This strange mix of theosophy, heretical Christianity and sacred geometry outlines further the practices taught in a 19th century magical order headed by occultist Maria de Naglowska. Filled with dense symbolism, it is an early example of how spiritualists genuinely tried to use the scientific method and theories of their time to build a bridge to the spiritual. While the science that appealed to Naglowska was proved wrong by the mid 20th century -  her insistence upon racial divisions and belief that blondes had more magical potential than others rightfully went the way of Hitler – the intention of enlightenment behind some of her more inaccurate theories still rings true today.

Much of the Light of Sex is about the sacredness of sexual attraction. It describes the initiation of male members of the order, with a specific focus on teaching them to understand and martial their sexual urges. The test of a true initiate was that he could feel his physical desire for a woman without acting on it until an appropriate time. While de Naglowska taught that “Satan” and the “Satanic impulse” lived within humanity, she also taught that sexual desire and arousal were not manifestations of evil. For the time she lived in, this was heresy supreme and suggesting it even in small circles took a great deal of courage.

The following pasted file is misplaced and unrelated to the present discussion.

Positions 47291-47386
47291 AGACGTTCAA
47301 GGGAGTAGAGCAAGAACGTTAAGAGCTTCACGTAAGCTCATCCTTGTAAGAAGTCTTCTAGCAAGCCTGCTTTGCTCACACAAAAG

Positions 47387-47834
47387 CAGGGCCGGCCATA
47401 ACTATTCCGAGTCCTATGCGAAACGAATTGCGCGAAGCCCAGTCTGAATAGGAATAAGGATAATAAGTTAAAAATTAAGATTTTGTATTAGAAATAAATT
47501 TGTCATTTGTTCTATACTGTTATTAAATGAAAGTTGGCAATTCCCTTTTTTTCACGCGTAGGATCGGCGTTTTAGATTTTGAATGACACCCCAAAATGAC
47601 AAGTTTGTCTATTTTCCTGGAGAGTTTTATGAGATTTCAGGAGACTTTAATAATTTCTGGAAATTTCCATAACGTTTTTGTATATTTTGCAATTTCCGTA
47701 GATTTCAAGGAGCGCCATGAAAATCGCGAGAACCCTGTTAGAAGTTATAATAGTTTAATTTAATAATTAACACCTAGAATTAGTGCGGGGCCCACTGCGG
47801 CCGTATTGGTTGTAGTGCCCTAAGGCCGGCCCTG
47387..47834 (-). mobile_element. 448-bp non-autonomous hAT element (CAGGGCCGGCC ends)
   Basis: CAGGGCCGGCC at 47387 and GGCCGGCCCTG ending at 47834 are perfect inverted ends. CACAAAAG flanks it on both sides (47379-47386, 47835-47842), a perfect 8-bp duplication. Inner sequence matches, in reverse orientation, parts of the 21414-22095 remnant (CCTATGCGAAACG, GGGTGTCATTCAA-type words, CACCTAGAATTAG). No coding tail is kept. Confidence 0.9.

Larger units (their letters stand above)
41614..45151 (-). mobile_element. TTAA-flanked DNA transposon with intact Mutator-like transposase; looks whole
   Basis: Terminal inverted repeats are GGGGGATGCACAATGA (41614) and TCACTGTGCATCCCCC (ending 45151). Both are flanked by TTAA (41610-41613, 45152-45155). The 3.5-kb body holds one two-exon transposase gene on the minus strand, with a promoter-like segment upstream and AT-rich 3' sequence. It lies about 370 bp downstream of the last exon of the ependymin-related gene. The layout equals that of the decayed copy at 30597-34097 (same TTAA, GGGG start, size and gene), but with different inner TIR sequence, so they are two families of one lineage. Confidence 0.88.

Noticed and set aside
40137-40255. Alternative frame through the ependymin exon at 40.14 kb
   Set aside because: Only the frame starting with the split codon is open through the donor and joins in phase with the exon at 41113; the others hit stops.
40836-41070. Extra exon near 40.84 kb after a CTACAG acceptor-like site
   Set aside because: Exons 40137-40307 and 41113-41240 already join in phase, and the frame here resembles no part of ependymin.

This is definitely an occult curio collector’s delight, and for historians, this is one of those rare source works that helps you figure out what the founder of an order really meant – in so far as you can interpret it.

~ review by Diana Rajchel

Author: Maria de Naglowska
Inner Traditions, 2010
pp. 119, $16.95 US

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